1. Yes we have to take the step to encounter God. It’s an active choice and he will reveal himself to us as we pursue him. Noting that you have a deer as your icon makes me remember the line as the deer pants for the water brooks so my soul pants for you O God (Psalm 42:1)

      Liked by 1 person

    1. Well you raise an interesting question. Why did John the Baptist send his disciples? And this I really don’t fully understand. He was Jesus’ cousin and he baptized him and he declared affirmatively that Jesus was the Lamb of God and was the human witness to Jesus’ divinity. So why after his witness is John the Baptist sending his disciples to confirm what he already declared to be true?

      The commentary from my NLT Study Bible suggests that John actually was having doubts because he was in prison and perhaps started to wonder if his hope was all in vain and he was wrong after all about Jesus so he sent his disciples as confirmation. When we are under persecution (such as imprisonment) for declaring the truth (as John did) we may start to question our faith and have doubts (as I believe John did). Here we have a prophet, and there was no greater man than he as Jesus said, and even he may have doubted whether Jesus was the Messiah AFTER he already declared Jesus was the Messiah. John was a holy man and a Nazirite.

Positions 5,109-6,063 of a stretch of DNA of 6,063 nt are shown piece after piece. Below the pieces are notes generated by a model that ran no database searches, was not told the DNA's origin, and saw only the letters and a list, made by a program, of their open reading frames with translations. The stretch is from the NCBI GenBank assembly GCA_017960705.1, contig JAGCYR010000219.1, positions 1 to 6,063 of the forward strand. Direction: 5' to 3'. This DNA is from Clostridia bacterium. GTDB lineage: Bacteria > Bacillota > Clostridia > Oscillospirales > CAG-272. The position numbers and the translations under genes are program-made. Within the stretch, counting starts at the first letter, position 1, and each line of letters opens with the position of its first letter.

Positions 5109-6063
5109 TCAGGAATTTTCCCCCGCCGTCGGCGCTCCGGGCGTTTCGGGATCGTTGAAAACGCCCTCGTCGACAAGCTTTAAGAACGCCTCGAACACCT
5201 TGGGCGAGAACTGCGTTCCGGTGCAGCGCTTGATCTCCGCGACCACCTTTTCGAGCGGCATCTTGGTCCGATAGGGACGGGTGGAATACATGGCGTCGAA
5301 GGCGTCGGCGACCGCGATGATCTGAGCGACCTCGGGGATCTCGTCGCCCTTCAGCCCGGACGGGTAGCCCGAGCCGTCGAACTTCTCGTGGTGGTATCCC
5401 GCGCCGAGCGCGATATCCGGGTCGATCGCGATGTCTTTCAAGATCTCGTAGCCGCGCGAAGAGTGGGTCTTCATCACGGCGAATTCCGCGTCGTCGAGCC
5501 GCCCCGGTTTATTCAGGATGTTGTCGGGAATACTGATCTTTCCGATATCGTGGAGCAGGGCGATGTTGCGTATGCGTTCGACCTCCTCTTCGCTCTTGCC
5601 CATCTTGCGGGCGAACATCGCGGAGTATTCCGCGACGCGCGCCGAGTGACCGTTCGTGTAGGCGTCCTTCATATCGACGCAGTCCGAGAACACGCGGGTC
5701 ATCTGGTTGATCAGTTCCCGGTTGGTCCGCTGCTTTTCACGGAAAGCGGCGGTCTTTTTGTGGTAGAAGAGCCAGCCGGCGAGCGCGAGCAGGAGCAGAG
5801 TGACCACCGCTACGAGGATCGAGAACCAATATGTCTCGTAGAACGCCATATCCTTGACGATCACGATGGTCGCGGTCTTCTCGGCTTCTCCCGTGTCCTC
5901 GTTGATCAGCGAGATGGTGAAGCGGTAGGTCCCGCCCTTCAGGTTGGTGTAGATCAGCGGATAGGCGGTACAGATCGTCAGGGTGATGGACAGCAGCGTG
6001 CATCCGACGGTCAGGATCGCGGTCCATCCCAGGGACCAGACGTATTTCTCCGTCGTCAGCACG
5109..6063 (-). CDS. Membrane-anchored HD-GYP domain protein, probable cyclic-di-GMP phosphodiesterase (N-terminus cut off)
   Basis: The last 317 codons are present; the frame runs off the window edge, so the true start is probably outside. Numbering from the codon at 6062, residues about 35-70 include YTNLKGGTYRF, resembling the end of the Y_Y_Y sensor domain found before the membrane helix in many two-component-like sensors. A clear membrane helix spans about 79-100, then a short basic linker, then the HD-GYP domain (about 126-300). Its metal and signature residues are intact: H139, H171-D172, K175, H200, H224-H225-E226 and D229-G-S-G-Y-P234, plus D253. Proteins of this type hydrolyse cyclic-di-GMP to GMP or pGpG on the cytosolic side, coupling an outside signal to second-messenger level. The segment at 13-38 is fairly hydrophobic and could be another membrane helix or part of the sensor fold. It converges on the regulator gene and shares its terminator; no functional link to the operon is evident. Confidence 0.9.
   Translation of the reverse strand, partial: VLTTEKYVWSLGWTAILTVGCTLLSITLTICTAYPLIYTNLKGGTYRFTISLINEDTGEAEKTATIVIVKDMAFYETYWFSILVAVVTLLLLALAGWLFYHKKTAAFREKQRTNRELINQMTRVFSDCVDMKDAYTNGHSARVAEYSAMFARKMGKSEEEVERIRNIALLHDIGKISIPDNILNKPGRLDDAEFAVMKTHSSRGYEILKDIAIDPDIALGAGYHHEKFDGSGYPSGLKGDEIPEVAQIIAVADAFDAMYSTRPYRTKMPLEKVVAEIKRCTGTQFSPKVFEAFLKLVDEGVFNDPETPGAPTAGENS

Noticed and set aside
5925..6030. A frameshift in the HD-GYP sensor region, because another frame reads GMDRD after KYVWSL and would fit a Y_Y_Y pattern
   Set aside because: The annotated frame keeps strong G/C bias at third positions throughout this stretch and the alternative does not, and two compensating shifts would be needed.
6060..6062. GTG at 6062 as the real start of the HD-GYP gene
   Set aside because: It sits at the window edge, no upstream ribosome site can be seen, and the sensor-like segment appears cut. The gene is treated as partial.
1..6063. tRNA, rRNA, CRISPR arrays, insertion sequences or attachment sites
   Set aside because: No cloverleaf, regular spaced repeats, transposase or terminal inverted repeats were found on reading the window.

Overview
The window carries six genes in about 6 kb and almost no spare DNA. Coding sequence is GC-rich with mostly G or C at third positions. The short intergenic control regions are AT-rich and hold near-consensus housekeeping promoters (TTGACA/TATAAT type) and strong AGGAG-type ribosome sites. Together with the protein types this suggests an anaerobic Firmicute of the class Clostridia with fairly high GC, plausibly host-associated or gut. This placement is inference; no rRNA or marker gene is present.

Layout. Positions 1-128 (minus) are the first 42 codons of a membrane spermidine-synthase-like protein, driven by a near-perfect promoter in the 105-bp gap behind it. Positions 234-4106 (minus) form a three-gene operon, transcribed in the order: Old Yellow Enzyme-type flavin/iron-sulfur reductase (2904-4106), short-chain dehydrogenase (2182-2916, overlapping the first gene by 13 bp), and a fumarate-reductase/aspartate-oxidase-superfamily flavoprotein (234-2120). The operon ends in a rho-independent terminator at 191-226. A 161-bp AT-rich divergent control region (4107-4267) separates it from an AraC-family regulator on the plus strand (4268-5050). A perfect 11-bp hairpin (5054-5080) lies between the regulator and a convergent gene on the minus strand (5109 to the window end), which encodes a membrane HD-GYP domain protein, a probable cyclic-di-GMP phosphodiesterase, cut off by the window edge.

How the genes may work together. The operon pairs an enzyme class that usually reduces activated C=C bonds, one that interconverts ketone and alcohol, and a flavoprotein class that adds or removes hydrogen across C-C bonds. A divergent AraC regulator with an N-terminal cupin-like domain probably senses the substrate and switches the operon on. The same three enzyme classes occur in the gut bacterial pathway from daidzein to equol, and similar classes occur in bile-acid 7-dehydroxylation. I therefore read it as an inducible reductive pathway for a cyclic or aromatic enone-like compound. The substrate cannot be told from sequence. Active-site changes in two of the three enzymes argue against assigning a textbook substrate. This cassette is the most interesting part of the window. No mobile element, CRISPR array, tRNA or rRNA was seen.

The lesson I believe we take from this is the following: one of the greatest men who ever lived suffered oppression and as a result, despite the fact that he bore witness that Jesus was the Christ and declared it publicly, started to doubt Jesus. If even he could stumble then we should forgive ourselves if while under persecution we turn our backs on Jesus (if only for a time). Look at Peter, the Rock of Christ, denying the Lord three times. But he too was forgiven.